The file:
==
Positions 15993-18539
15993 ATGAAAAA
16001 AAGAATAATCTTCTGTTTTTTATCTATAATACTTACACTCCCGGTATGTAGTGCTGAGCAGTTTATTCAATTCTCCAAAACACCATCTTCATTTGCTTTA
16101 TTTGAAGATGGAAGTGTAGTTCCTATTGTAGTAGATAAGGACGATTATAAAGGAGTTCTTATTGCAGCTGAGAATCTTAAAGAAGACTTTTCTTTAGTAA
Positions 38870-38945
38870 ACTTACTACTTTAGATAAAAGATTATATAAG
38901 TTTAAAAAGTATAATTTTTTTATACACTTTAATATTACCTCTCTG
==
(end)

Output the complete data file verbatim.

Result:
Positions 15993-18539
15993 ATGAAAAA
16001 AAGAATAATCTTCTGTTTTTTATCTATAATACTTACACTCCCGGTATGTAGTGCTGAGCAGTTTATTCAATTCTCCAAAACACCATCTTCATTTGCTTTA
16101 TTTGAAGATGGAAGTGTAGTTCCTATTGTAGTAGATAAGGACGATTATAAAGGAGTTCTTATTGCAGCTGAGAATCTTAAAGAAGACTTTTCTTTAGTAA
Positions 38870-38945
38870 ACTTACTACTTTAGATAAAAGATTATATAAG
38901 TTTAAAAAGTATAATTTTTTTATACACTTTAATATTACCTCTCTG